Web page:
For the past 3 decades 85-year-old Uchikoshi Shizu has been living in the 50-year-old Seaside Road “Danchi” – the Japanese word for public housing – and filling it with a lifetime of souvenirs that have always kept her company. Due to the scheduled demolition of the complex to rebuild them as newer danchi, Uchikoshi and the women in the apartment are faced with problems of relocation and rent. Uchikoshi and her neighbors must say goodbye to their homes, and move into smaller apartments that cannot hold all of Uchikoshi’s momentos. This intimate documentary captures Uchikoshi’s sense of humor and profound nostalgia, as she sorts through relics of her past, choosing which memories she must fit into her new home, and which ones she can let go of.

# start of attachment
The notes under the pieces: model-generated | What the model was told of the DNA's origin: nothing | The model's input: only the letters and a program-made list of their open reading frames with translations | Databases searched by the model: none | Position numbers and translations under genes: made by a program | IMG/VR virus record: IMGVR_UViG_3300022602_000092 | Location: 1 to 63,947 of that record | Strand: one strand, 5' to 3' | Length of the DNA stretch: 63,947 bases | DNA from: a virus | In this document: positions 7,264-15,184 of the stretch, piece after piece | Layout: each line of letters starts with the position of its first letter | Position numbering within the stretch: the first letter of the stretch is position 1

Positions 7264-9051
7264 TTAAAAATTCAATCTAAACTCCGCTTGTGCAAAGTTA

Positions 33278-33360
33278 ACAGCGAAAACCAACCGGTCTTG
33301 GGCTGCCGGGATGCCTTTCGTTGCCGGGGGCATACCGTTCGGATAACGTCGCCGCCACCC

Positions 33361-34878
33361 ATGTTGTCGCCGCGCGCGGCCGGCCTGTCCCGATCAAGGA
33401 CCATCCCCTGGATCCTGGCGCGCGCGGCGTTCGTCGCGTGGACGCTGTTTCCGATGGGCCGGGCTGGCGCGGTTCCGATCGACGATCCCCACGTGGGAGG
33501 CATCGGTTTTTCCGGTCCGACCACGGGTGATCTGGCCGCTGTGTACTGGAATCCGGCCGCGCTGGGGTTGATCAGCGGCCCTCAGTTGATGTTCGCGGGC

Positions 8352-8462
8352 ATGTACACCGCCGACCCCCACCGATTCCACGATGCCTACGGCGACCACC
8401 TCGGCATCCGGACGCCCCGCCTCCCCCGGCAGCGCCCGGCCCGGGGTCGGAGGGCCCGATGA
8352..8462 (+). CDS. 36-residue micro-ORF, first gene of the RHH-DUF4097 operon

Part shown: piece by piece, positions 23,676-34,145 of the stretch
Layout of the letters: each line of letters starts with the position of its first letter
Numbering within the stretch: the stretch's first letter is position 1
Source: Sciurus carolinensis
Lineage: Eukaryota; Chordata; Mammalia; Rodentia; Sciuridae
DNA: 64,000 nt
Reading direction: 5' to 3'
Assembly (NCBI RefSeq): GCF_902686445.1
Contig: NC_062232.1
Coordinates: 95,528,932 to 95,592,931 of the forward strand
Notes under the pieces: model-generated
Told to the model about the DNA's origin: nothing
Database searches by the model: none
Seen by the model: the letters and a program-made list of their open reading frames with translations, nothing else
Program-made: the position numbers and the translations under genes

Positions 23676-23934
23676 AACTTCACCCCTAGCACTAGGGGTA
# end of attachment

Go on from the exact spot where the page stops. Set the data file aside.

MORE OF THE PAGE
Director Sugimoto Akiko had covered this very same public housing complex in her independent film Seaside Road Danchi Story. Her camera turns its attention on the apartments’ residents as they move out and continue their lives in their new homes. Japan’s aging population has created a number of challenging social problems such as hundreds if not thousands of vacant homes left by elderly either without next of kin or estranged family who do not wish to claim their parent’s home. There are also many elderly who live alone in very old, sometimes dilapidated, apartments because their retirement pensions or savings do not allow them to live anywhere else. The story of Uchikoshi Shizu is a singular example of many of her generation–the ones who contributed to Japan’s post-war boom–whose indomitable spirit continues to bolster therm through adversity.